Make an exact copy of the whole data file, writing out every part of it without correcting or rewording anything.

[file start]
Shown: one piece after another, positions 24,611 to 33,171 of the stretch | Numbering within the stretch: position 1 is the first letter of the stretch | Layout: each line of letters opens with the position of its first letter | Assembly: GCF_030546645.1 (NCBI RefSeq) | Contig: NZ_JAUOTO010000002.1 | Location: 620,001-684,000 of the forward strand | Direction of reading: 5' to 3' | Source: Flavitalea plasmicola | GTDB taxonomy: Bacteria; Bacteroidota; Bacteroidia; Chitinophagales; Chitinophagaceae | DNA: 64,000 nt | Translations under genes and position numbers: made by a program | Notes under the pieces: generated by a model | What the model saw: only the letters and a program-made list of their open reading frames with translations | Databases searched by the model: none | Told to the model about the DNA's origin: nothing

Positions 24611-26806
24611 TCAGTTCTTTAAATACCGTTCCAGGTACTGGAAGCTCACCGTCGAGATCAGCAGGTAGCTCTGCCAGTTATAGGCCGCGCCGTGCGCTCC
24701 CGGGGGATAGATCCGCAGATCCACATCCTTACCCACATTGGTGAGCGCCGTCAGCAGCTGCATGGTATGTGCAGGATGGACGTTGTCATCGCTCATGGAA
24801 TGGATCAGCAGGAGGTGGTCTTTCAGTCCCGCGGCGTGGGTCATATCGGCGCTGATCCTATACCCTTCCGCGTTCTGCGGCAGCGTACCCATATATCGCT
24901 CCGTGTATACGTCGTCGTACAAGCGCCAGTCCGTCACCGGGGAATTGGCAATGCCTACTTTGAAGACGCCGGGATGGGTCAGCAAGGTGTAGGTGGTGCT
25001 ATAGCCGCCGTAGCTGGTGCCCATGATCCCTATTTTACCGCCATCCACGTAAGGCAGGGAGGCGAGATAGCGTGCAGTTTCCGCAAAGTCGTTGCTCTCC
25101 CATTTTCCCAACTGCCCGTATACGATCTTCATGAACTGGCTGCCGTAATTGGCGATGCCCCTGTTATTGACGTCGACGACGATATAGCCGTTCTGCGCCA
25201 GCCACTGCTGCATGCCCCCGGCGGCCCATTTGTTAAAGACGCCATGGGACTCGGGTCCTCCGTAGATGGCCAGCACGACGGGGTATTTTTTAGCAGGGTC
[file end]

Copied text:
Shown: one piece after another, positions 24,611 to 33,171 of the stretch | Numbering within the stretch: position 1 is the first letter of the stretch | Layout: each line of letters opens with the position of its first letter | Assembly: GCF_030546645.1 (NCBI RefSeq) | Contig: NZ_JAUOTO010000002.1 | Location: 620,001-684,000 of the forward strand | Direction of reading: 5' to 3' | Source: Flavitalea plasmicola | GTDB taxonomy: Bacteria; Bacteroidota; Bacteroidia; Chitinophagales; Chitinophagaceae | DNA: 64,000 nt | Translations under genes and position numbers: made by a program | Notes under the pieces: generated by a model | What the model saw: only the letters and a program-made list of their open reading frames with translations | Databases searched by the model: none | Told to the model about the DNA's origin: nothing

Positions 24611-26806
24611 TCAGTTCTTTAAATACCGTTCCAGGTACTGGAAGCTCACCGTCGAGATCAGCAGGTAGCTCTGCCAGTTATAGGCCGCGCCGTGCGCTCC
24701 CGGGGGATAGATCCGCAGATCCACATCCTTACCCACATTGGTGAGCGCCGTCAGCAGCTGCATGGTATGTGCAGGATGGACGTTGTCATCGCTCATGGAA
24801 TGGATCAGCAGGAGGTGGTCTTTCAGTCCCGCGGCGTGGGTCATATCGGCGCTGATCCTATACCCTTCCGCGTTCTGCGGCAGCGTACCCATATATCGCT
24901 CCGTGTATACGTCGTCGTACAAGCGCCAGTCCGTCACCGGGGAATTGGCAATGCCTACTTTGAAGACGCCGGGATGGGTCAGCAAGGTGTAGGTGGTGCT
25001 ATAGCCGCCGTAGCTGGTGCCCATGATCCCTATTTTACCGCCATCCACGTAAGGCAGGGAGGCGAGATAGCGTGCAGTTTCCGCAAAGTCGTTGCTCTCC
25101 CATTTTCCCAACTGCCCGTATACGATCTTCATGAACTGGCTGCCGTAATTGGCGATGCCCCTGTTATTGACGTCGACGACGATATAGCCGTTCTGCGCCA
25201 GCCACTGCTGCATGCCCCCGGCGGCCCATTTGTTAAAGACGCCATGGGACTCGGGTCCTCCGTAGATGGCCAGCACGACGGGGTATTTTTTAGCAGGGTC